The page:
What's required to overwrite classified data
NISP sets the standards
Getting rid of data on a drive or disk can be difficult, because the hardware is designed to protect and maintain data for as long as possible.
You can erase or reformat a drive, but the data remains accessible to someone with a little forensics know-how and software. Destroying and degaussing a disk are effective, but they also render the hardware unusable. Erasure, which overwrites bits with new bits, can allow people to reuse a drive, although the Defense Department looks on it primarily as an added layer of protection in preparing a drive for destruction when the hardware carries classified data.
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The National Industrial Security Program manages the requirements for private-sector contractors that have access to classified information. The NISP Operating Manual, DOD 5220.22-M, outlines requirements for getting rid of classified digital data. The manual recognizes two levels: clearing and sanitizing.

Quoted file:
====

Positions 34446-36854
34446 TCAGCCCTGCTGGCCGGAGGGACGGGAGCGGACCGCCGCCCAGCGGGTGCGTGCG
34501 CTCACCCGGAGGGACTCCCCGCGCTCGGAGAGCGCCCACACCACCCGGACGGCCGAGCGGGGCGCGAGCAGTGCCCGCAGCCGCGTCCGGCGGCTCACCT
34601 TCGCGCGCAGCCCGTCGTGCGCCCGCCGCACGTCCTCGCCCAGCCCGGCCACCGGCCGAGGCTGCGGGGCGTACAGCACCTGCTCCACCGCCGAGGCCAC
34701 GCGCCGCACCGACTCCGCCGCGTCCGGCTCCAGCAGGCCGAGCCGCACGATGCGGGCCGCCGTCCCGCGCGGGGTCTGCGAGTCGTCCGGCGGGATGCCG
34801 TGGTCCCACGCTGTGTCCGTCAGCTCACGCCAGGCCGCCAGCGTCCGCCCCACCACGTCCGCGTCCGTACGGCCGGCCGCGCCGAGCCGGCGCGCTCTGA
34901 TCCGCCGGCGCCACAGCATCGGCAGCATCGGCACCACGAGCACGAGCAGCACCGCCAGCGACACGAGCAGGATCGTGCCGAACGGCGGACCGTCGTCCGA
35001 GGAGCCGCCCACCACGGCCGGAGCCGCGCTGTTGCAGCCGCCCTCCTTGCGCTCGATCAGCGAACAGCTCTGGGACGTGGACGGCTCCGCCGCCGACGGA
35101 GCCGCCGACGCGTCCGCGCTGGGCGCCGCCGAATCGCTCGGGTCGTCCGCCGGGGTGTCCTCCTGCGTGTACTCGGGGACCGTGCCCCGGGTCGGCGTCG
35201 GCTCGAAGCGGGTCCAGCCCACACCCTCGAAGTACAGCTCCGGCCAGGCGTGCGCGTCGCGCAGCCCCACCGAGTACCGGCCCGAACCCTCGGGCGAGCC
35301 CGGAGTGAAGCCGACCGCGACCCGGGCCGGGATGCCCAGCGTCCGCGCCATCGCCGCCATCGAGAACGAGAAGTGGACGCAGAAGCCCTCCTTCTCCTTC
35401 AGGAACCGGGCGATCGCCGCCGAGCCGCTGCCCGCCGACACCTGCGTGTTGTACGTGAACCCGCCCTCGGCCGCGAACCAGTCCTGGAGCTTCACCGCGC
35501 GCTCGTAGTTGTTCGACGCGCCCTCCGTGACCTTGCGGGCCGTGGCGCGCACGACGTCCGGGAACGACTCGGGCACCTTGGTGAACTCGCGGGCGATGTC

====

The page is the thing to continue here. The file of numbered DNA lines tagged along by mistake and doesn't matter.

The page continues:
Blancco, which produces a tool that Santa Barbara County, Calif., and other federal and local agencies use, has begun the National Information Assurance Partnership's Common Criteria evaluation process. However, no overwriting product or process so far has completed evaluation for sanitizing. NISP uses National Security Agency guidance on overwriting in preparation for disposal or recycling, but it does not authorize use of overwriting for sanitization or downgrading — that is, release of hardware that processed classified information for use at a lower classification level.
Blancco said a German lab has certified its equipment as meeting DOD 5220.22-M requirements for overwriting data three or seven times with a predefined bit pattern.
William Jackson is a senior writer of GCN and the author of the CyberEye blog.